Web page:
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Excessive-Force Verdict Upheld in Officer-Involved Shooting Case

U.S. District Judge P. Kevin Castel said the jury was within its bounds to find Det. Edwin Mateo used excessive force during a deadly interaction with a emotionally disturbed Manhattan man in 2012.

By Colby Hamilton | May 22, 2018

U.S. District Judge P. Kevin Castel of the Southern District of New York denied Monday an attempt to have a jury’s verdict of excessive force against a New York City Police Department detective overturned or, in the alternative, for a new trial over the September 2012 shooting death of Mohamed Bah.

In November 2017, a Manhattan jury found six of the responding officers involved in the fatal shooting of Bah not liable for his death. However, Det. Edwin Mateo was found to have violated federal excessive force and state law battery claims. The commanding officer, Lt. Michael Licitra, was found to have violated federal and state failure-to supervise claims. The jury awarded Bah’s estate compensatory damages of more than $2.2 million, putting the city on the hook.

The defendants argued that, among other things, both Mateo and Licitra were entitled to qualified immunity.

In his order denying Mateo’s relief, Castel revisited evidence at the trial that indicated the detective fired a lethal shot at Bah’s head from approximately two feet, after both had dropped to the ground. Just before shouting for the officers present to open fire on Bah, who Mateo said he believed was attacking him with a knife, another officer inadvertently hit Mateo with a stun gun, dropping the detective to the floor. The flurry of gun fire from multiple officers also dropped Bah to the floor, ahead of the head shot evidence that suggested it was fired by Mateo.

Castel said the excessive-force finding against Mateo by the jury should stand and his qualified immunity claims denied, even under the circumstances where a threat was present.

“The fact that the person may have engaged in some form of threatening conduct in the moments before the shooting would not justify shooting him after he ceased posing a threat,” Castel wrote.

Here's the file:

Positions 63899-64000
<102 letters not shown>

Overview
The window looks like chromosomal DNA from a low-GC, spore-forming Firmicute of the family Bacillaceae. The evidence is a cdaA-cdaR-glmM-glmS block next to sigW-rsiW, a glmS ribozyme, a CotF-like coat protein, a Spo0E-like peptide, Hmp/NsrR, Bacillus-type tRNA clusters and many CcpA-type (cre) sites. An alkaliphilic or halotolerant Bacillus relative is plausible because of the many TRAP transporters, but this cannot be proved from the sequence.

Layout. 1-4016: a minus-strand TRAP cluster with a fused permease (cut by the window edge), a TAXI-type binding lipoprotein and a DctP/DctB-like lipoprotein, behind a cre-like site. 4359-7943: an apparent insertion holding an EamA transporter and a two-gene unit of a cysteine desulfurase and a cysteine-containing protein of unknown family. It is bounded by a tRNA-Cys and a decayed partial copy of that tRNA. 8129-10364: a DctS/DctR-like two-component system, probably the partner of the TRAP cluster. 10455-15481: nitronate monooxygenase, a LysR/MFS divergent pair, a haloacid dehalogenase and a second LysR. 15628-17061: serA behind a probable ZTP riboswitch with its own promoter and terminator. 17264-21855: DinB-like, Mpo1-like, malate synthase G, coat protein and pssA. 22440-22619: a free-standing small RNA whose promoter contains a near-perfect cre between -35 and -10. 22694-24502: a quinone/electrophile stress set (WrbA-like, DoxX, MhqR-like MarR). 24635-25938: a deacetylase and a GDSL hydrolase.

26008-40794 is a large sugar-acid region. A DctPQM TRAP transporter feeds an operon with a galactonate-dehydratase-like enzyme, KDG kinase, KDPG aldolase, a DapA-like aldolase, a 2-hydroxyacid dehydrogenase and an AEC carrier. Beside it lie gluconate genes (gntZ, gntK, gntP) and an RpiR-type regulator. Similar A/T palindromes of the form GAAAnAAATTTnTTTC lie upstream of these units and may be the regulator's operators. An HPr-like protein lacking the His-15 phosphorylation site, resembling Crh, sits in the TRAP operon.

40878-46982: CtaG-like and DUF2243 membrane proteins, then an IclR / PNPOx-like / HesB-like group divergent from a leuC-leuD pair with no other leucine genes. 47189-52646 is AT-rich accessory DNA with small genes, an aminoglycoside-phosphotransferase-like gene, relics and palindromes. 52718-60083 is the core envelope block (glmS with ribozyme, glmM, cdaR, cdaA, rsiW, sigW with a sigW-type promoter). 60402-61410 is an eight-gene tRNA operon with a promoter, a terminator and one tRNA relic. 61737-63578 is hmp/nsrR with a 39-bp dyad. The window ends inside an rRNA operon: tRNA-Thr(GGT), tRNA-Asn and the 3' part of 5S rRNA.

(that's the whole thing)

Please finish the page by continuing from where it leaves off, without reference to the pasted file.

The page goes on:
Additionally, Castel noted that the defendants failed to submit questions that could have clarified events to grant the immunity claims. As the judge noted, there were no questions, for example, about whether “the sequence and speed of firing was such that a reasonable officer would not have reassessed the threat of death or serious physical injury after firing each shot.” Failing to do so was “crucial to resolving” the defendants’ motions.

“Evidence developed during discovery that supported this version of events precluded summary judgment, yet defendants made no attempt to present questions to the jury that would allow the jury to dispel this version of events,” he wrote.

While denying Mateo’s motions and both defendants’ request for a new trial, Castel did grant Licitra’s request to drop the supervising officer liability verdict, as “[t]here was no evidence at trial that Licitra ordered Mateo to engage in the use of excessive force, and plaintiff never argued otherwise.”

In a statement, Newman Ferrara of counsel Debra Cohen, who represented Bah’s family, said she and her clients are “very gratified” the jury’s verdict against Mateo was upheld.

A spokesman for the city’s Law Department said the city was reviewing the decision to determine what further action to take.